[vc_row][vc_column][vc_column_text]“17 year old drunk girl puked in my car, ugggggggg,” an Uber driver shared with fellow drivers in a private Facebook group. It was one of her first days driving for the platform, and she had picked up an underage girl who was extremely drunk. She wanted to vent her frustrations. She also thought to capture the moment. Along with her comment was a photo of the teen on her cellphone covered in vomit.
“Wayment! That’s puke on her? At first I thought it was the pattern of her outfit!” one driver responded.
“Sitting there looking stupid. You wanna b an adult, well missy here’s your chance,” another one said.
While some wanted the photo of the minor taken down, most thought it was funny and relatable. Some advised the driver on how to get Uber to clean up the car. As one poster quipped, “Welcome to rideshare.”
Of course, the 17-year old passenger didn’t know her vomit-covered image was taken by the driver, nor did she know it would be seen by the 10,052 (and growing) members of the “Atlanta Uber/Lyft Drivers Unite” Facebook group. She just thought she was getting a ride home.
Similar stories of unsuspecting customers being secretly roasted and shamed litter the Drivers Unite group. In one thread, a driver joked about “this big giant heffa” he saw while picking up a passenger at a shopping center. He quickly realized that the woman in question might be his passenger, so he cancelled the ride to prevent the woman from entering his car. He later pulled up a pixelated picture of the woman and posted it on the group, to which members proceeded to joke about her weight and praise his “pull off game.”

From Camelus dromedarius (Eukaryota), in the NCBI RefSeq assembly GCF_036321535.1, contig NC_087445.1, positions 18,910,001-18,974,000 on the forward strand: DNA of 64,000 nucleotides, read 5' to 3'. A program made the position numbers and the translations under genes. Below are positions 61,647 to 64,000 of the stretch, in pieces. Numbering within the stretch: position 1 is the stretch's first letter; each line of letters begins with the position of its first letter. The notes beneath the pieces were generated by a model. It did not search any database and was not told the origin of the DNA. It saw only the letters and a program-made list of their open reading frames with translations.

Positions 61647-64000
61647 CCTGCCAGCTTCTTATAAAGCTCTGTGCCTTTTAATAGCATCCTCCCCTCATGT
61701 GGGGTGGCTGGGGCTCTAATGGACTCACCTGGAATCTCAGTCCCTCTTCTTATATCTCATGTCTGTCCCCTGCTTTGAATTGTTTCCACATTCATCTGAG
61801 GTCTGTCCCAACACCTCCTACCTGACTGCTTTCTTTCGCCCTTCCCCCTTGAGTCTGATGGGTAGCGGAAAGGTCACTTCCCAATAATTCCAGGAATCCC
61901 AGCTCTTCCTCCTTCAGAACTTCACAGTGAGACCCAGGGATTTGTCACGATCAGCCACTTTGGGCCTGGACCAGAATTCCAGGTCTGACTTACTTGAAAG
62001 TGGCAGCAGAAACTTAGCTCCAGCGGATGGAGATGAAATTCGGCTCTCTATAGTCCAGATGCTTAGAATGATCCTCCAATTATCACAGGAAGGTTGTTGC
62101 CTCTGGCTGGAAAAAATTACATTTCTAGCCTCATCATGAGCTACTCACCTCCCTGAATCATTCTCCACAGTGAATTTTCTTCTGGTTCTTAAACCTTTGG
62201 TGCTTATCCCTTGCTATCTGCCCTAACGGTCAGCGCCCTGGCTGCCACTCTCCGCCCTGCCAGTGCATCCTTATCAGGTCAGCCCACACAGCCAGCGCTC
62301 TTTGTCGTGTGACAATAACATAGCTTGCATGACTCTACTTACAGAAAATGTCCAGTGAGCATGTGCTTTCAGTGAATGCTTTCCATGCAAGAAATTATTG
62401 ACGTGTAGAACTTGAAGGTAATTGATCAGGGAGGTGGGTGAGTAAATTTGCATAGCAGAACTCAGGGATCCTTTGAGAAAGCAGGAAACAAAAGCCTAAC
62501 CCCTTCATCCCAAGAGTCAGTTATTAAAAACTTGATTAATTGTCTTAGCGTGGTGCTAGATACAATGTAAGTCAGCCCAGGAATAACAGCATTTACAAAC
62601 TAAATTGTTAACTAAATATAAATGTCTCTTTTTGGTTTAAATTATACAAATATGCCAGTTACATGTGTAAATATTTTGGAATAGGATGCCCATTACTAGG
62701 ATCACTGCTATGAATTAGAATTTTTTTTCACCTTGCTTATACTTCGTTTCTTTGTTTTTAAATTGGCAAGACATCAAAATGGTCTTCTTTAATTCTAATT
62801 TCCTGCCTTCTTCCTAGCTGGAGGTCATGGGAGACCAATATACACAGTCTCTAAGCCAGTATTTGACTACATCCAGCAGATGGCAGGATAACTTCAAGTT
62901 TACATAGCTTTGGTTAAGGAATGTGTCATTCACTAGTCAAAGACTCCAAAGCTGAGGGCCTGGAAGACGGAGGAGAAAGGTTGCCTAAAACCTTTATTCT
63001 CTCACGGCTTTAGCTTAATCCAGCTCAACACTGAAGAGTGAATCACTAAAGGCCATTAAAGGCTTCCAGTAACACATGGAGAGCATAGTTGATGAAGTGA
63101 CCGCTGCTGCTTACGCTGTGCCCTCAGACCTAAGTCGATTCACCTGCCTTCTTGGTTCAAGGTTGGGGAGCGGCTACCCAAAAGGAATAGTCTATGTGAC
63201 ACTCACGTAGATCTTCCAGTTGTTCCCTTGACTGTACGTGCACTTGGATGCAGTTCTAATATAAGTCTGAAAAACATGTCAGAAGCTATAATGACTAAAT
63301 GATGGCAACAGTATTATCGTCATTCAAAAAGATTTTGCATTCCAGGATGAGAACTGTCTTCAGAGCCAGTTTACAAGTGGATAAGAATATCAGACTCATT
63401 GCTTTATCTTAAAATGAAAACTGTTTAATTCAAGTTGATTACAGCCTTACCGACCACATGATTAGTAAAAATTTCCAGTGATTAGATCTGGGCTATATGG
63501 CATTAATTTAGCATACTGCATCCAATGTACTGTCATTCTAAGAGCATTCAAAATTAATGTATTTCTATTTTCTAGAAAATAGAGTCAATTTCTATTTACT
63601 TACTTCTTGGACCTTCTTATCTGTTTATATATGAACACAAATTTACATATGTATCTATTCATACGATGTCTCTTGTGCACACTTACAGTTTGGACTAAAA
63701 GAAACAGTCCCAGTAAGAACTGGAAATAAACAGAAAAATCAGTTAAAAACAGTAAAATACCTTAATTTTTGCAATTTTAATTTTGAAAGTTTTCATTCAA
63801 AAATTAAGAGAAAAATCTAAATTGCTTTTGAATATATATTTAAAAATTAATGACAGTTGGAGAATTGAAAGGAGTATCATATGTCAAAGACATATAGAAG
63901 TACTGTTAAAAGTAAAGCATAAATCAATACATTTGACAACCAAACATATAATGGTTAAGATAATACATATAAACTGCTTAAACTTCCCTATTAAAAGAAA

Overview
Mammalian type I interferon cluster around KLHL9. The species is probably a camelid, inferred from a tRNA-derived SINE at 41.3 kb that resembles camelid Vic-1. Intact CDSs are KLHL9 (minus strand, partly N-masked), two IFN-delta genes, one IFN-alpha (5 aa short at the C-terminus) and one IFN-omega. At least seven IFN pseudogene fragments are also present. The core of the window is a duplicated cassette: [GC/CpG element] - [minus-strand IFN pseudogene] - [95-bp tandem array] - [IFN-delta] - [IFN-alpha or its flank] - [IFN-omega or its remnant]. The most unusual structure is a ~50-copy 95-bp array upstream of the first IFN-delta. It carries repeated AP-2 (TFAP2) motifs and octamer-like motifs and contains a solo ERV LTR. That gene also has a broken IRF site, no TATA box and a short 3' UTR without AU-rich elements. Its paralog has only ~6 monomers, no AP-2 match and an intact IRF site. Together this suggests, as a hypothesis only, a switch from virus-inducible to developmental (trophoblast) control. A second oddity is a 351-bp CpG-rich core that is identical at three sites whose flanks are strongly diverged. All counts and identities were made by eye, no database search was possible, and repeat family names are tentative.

“Lol AND the cancellation fee. You fucked her good,” one member said. To which another driver replied, “He said his Pull Off game was good not his Pull Out good… She fucked herself !!!”
In yet another instance, a driver took a picture of his blacked-out passenger and praised him for tipping $50 during a surging trip. Drivers laughed at the story, calling it “the 2nd funniest post I’ve read on here yet!” The group’s administrators did not remove the photo.
Private Facebook groups make it easy for drivers—or any service worker or employee or military service member—to violate strangers’ privacy. In one case, the Atlanta group’s admins had to step in and tell users to stop posting identifying passenger info, such as “the address where you picked up the passenger and dropped them off.” Some users praised the measure, but others joked about it. A few drivers legitimately did not understand why it was such an issue to share personal information on the site.
“Maybe I’m stupid but what do bad people do with random house addresses without knowing whose house it is?” one user asked. Nearly a half dozen members agreed.
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